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About Policy Precedence

Precedence is the sequence in which the Firebox examines network traffic and applies a policy rule. The Firebox automatically sorts policies from the most detailed to the most general. It compares the information in the packet to the list of rules in the first policy. The first rule in the list to match the conditions of the packet is applied to the packet. If the detail level in two policies is equal, a proxy policy always takes precedence over a packet filter policy.

Automatic Policy Order

The Firebox automatically gives the highest precedence to the most specific policies, and the lowest precedence to the least specific policies. The Firebox examines specificity of the criteria in the policy. If it cannot determine the precedence from the first criterion, it moves to the second, and so on. The precedence criteria are examined in this order:

  1. Policy specificity
  2. Protocols set for the policy type
  3. Traffic rules of the To list
  4. Traffic rules of the From list
  5. Firewall action (Allowed, Denied, or Denied (send reset)) applied to the policies
  6. Schedules applied to the policies
  7. Alphanumeric sequence based on policy type
  8. Alphanumeric sequence based on policy name

The subsequent sections include more details about what the Firebox does within these eight steps.

Policy Specificity and Protocols

The Firebox uses these criteria in sequence to compare two policies until it finds that the policies are equal, or that one is more detailed than the other.

  1. An Any policy always has the lowest precedence.
  2. Check for the number of TCP 0 (any) or UDP 0 (any) protocols. The policy with the smaller number has higher precedence.
  3. Check for the number of unique ports for TCP and UDP protocols. The policy with the smaller number has higher precedence.
  4. Add up the number of unique TCP and UDP ports. The policy with the smaller number has higher precedence.
  5. Score the protocols based on their IP protocol value. The policy with the smaller score has higher precedence.

If the Firebox cannot set the precedence when it compares the policy specificity and protocols, it examines traffic rules.

Traffic Rules

The Firebox uses these criteria in sequence to compare the most general traffic rule of one policy with the most general traffic rule of a second policy. It assigns higher precedence to the policy with the most detailed traffic rule.

  1. Host address
  2. IP address range (smaller than the subnet being compared to)
  3. Subnet
  4. IP address range (larger than the subnet being compared to)
  5. Authentication user name
  6. Authentication group
  7. Interface, Firebox
  8. Any-External, Any-Trusted, Any-Optional
  9. Any

For example, compare these two policies:

(HTTP-1) From: Trusted, user1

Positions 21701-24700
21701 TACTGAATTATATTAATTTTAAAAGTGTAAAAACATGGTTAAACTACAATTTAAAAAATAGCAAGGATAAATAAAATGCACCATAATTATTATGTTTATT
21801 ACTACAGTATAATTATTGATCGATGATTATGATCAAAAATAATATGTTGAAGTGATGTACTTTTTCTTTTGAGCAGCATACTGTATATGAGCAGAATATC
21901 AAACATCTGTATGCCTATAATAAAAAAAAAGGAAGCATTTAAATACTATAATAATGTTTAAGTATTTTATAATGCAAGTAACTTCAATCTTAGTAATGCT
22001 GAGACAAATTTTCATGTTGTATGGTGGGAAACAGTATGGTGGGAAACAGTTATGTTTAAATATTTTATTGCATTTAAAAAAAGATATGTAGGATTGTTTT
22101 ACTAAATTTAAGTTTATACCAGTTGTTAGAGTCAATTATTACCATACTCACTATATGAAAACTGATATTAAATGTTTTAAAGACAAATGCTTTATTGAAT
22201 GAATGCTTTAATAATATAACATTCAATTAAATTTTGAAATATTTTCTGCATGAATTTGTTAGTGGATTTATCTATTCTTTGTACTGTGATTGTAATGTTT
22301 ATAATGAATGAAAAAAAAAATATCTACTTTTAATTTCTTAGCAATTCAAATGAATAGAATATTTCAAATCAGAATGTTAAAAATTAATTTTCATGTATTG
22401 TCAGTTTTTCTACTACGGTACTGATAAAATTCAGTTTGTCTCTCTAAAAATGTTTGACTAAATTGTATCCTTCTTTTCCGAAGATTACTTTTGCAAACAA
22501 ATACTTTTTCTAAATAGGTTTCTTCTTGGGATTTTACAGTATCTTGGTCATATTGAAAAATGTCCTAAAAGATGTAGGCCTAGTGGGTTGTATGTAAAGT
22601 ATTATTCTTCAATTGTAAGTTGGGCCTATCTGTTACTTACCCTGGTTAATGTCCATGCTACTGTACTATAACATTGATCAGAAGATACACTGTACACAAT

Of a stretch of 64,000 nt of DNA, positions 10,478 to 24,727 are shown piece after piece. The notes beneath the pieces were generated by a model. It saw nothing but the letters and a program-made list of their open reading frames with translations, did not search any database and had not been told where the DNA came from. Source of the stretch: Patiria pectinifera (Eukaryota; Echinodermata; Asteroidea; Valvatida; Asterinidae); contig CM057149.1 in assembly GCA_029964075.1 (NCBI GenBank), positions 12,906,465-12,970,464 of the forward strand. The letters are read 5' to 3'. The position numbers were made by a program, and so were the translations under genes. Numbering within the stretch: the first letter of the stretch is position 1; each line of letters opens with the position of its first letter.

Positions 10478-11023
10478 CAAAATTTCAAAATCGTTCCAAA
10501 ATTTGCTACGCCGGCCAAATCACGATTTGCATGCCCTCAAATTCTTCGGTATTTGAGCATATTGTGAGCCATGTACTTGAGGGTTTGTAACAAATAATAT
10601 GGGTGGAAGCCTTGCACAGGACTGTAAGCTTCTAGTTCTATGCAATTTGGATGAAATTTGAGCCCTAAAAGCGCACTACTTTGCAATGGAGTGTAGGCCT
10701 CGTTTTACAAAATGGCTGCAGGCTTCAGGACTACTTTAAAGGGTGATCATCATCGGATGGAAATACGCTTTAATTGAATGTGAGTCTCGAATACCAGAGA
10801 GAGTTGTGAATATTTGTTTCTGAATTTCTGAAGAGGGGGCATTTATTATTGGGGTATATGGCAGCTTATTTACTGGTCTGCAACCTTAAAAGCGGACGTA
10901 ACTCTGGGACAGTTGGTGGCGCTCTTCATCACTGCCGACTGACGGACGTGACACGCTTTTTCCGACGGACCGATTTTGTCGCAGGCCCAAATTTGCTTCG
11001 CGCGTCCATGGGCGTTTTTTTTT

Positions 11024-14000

(HTTP-2) From: 10.0.0.1, Any-Trusted

Trusted is the most general entry for HTTP-1. Any-Trusted is the most general entry for HTTP-2. Because Trusted is included in the Any-Trusted alias, HTTP-1 is the more detailed traffic rule. This is correct despite the fact that HTTP-2 includes an IP address, because the Firebox compares the most general traffic rule of one policy to the most general traffic rule of the second policy to set precedence.

If the Firebox cannot set the precedence when it compares the traffic rules, it examines the firewall actions.

Firewall Actions

The Firebox compares the firewall actions of two policies to set precedence. Precedence of firewall actions from highest to lowest is:

  1. Denied or Denied (send reset)
  2. Allowed proxy policy
  3. Allowed packet-filter policy

If the Firebox cannot set the precedence when it compares the firewall actions, it examines the schedules.

Schedules

The Firebox compares the schedules of two policies to set precedence. Precedence of schedules from highest to lowest is:

  1. Always off
  2. Sometimes on
  3. Always on

If the Firebox cannot set the precedence when it compares the schedules, it examines the policy types and names.

Policy Types and Names

If the two policies do not match any other precedence criteria, the Firebox sorts the policies in alphanumeric sequence. First, it uses the policy type. Then, it uses the policy name. Because no two policies can be the same type and have the same name, this is the last criteria for precedence.

Set Precedence Manually

You can change to manual-order mode and set the policy precedence for your Firebox.

To switch to manual order mode, from Fireware Web UI:

  1. Select Firewall > Firewall Policies.
    The Firewall Policies page appears.
  2. Below the policy list, click Disable policy Auto-Order mode.
    A confirmation message appears.
  3. Click Yes.
  4. To change the order of a policy, select the check box for a policy and click Move Up or Move Down to move it higher or lower in the list, or drag it to a new location in the Policy List.
  5. Click Save Policy Order.

To switch to manual order mode, from Policy Manager:

  1. Select View > Auto-Order Mode.
    The checkmark disappears and a confirmation message appears.
  2. Click Yes to confirm that you want to switch to manual-order mode.
    When you switch to manual-order mode, the Policy Manager window changes to the Details view. You cannot change the order of policies if you are in Large Icons view.
  3. To change the order of a policy, use one of these methods:
    • Select a policy and drag it to a new location.
    • Select the policy order number and type the number for the new location.
    • Select a policy and click the Up and Down arrows on the Policy Order toolbar.

See Also

About Policy Views

Set Access Rules for a Policy

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